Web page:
Migaloo – “white fella” in local First Nations language – is an iconic albino humpback whale (Megaptera novaeangliae) famous along the eastern coast of Australia. He was first sighted in Australian waters in 1991, but this year is the second in a row where Migaloo’s absence has disappointed keen whale watchers and marine scientists.
With an enormous ocean in which to hide, the question on everyone’s lips is “where is Migaloo?” followed closely by something along the lines of “will we ever see him again?”.
By compiling and analysing a list of the confirmed historical sightings of Migaloo, a research team led by Dr Vanessa Pirotta, a Marine mammal expert at Macquarie University in Sydney, has demonstrated that the current lack of sightings is not necessarily unusual for Migaloo.
“Looking at the record of over 30 years of sightings since 1991, there are clear gaps in time where we have not seen Migaloo,” says Pirotta. “This research gives people a little hope that he is yet to be seen next year.”
The table of sightings lists the year, date and location of the observations as well as the source of the sighting and any notes. The sightings are classified as ‘certain’, ‘likely’ or ‘anecdotal’ according to the level of evidence (photographic or video), the expertise of the observer and the timing of the sighting as compared to other similar sightings.
Previous research has demonstrated gaps of up to 11 years between observing individual whales, and so, suggests the report, “the lack of/time between recent sightings [of Migaloo] might not be that unusual.”
“From past photographic and genetic evidence, we know Migaloo has also been seen in New Zealand waters, so it is possible that the lack of sightings are just because he’s not in Australian waters,” says Pirotta.
Read more: Most wanted whale: the chance of seeing white humpback Migaloo gets everyone excited
The sightings from areas outside of Australian waters are an important piece of the puzzle for cetacean researchers, as they “provide evidence that east coast humpback whales may share both NZ and Aus waters when migrating,” says Pirotta.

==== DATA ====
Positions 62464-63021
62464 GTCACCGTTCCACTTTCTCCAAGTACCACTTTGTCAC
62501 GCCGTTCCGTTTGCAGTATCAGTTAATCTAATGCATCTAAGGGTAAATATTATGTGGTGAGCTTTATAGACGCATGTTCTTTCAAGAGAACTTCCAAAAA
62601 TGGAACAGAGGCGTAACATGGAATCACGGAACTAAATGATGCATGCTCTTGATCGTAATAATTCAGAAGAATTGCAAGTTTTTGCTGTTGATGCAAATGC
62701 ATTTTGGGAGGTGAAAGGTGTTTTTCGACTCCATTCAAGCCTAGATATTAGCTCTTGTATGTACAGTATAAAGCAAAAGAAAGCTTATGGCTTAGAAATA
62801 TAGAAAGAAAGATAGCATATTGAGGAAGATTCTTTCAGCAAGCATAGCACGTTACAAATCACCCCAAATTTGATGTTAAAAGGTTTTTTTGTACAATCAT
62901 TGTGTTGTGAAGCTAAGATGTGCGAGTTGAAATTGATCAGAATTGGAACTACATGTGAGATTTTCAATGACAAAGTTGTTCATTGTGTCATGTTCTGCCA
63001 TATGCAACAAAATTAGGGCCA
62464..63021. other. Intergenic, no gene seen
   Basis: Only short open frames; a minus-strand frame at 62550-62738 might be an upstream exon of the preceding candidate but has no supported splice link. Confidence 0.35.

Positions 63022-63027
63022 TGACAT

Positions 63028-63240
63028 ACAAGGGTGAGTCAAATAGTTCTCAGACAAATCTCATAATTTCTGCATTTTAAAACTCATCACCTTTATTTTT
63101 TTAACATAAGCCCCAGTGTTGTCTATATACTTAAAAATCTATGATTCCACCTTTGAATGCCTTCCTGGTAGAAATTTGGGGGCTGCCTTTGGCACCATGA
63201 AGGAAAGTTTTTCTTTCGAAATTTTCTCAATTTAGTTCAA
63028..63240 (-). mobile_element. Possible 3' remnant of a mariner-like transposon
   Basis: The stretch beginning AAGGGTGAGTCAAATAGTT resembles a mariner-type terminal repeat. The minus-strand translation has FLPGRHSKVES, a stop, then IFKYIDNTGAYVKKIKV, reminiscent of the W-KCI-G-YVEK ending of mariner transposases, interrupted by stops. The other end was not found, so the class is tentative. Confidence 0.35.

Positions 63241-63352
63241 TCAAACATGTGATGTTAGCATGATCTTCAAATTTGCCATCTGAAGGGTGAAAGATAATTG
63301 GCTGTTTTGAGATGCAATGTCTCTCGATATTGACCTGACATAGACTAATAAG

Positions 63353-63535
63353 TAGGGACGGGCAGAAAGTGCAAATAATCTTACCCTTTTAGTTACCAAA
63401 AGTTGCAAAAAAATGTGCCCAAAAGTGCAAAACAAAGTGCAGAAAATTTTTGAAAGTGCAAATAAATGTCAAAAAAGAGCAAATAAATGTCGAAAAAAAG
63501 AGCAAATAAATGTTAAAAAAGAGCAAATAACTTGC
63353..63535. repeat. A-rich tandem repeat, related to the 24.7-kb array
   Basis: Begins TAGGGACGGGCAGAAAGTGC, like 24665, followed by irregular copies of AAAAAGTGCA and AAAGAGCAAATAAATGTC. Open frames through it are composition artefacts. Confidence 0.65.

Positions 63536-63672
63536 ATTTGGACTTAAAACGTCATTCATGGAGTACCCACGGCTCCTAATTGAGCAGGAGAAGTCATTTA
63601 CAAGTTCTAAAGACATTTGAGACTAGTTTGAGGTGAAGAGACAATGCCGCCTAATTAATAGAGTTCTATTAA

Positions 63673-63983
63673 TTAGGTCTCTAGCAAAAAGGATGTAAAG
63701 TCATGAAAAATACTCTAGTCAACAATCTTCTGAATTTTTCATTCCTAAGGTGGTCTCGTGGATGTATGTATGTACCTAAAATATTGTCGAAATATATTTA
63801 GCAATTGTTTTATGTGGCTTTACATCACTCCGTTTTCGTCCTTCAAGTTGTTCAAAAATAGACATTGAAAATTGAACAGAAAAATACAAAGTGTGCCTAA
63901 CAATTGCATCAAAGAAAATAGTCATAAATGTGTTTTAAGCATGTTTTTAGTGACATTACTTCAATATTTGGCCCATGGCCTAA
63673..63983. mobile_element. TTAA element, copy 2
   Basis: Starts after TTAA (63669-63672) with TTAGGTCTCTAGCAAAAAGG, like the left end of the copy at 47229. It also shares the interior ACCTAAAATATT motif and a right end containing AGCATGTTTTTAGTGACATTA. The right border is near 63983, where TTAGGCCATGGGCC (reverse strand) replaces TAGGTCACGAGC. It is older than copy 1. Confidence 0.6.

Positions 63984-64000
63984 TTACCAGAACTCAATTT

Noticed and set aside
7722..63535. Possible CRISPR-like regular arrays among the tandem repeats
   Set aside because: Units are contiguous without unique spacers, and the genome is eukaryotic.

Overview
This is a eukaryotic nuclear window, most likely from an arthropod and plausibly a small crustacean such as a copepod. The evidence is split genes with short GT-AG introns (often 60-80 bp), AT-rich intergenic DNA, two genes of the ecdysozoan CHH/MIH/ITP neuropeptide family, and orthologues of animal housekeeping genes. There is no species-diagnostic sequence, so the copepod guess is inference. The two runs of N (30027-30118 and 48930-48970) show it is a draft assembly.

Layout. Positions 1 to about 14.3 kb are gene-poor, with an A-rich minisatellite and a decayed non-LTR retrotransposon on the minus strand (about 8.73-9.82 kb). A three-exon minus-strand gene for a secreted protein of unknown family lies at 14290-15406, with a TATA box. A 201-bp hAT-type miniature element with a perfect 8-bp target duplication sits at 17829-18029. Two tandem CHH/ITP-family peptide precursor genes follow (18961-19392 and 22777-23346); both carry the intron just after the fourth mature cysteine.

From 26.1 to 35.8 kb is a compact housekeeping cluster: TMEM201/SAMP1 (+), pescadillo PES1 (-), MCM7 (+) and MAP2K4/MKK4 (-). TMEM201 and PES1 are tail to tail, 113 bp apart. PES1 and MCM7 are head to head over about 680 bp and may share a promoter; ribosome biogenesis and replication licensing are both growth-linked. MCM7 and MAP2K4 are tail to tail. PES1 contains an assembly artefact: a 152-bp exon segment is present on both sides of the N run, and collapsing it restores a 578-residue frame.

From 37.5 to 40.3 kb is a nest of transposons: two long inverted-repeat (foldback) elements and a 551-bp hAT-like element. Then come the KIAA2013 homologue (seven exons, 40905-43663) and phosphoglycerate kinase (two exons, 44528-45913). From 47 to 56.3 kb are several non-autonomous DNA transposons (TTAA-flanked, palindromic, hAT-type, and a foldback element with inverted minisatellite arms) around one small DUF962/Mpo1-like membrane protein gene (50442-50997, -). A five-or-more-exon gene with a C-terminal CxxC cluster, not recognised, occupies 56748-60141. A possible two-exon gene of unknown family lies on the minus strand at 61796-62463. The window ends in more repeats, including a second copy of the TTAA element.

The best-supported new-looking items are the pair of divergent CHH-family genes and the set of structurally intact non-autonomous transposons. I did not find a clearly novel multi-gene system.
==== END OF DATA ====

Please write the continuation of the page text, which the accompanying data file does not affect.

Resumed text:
The observations may hint at mixing of different humpback whale populations (e.g., East Australian and Oceania populations) and potentially the return of whales to areas in the Cook Strait that were originally sites of intense whaling.
The article also discusses protections put in place to protect Migaloo and other predominantly (ie: more than 90%) white whales. For example, in Queensland and NSW, vessels and drones have strict distance regulations imposed to ensure the safety of the whales.
It might seem strange to focus on a single white whale when it comes to research on whale populations as a whole, but Migaloo’s differences makes spotting and identifying him much easier.
His unique appearance and popularity with the public make him the perfect poster boy for citizen science, with this paper highlighting the role the general public had to play in understanding humpback whale migration.
“Social media plays an extremely important role,” says Pirotta. “Through social media, we could determine that the recent white whale washed up in Mallacoota, Australia was not Migaloo and we also know there’s a new white whale calf spotted off the coast of Costa Rica.” For any citizen scientists lucky enough to spot Migaloo, let Pirotta and other scientist know via migaloo.com.au (a dedicated Migaloo website led by The White Whale Research Centre) or via Twitter @Migaloo1. “Photos and video as well as information about the location, behaviour and time of day are all welcomed when reporting sightings”, says Pirotta.
Do you care about the oceans? Are you interested in scientific developments that affect them? Then our new email newsletter Ultramarine, launching soon, is for you. Click here to become an inaugural subscriber.
Originally published by Cosmos as Where is Migaloo? Why haven’t we seen the white whale?
Clare Kenyon is a science journalist for Cosmos. An ex-high school teacher, she is currently wrangling the death throes of her PhD in astrophysics, has a Masters in astronomy and another in education. Clare also has diplomas in music and criminology and a graduate certificate of leadership and learning.
Read science facts, not fiction...
There’s never been a more important time to explain the facts, cherish evidence-based knowledge and to showcase the latest scientific, technological and engineering breakthroughs. Cosmos is published by The Royal Institution of Australia, a charity dedicated to connecting people with the world of science. Financial contributions, however big or small, help us provide access to trusted science information at a time when the world needs it most. Please support us by making a donation or purchasing a subscription today.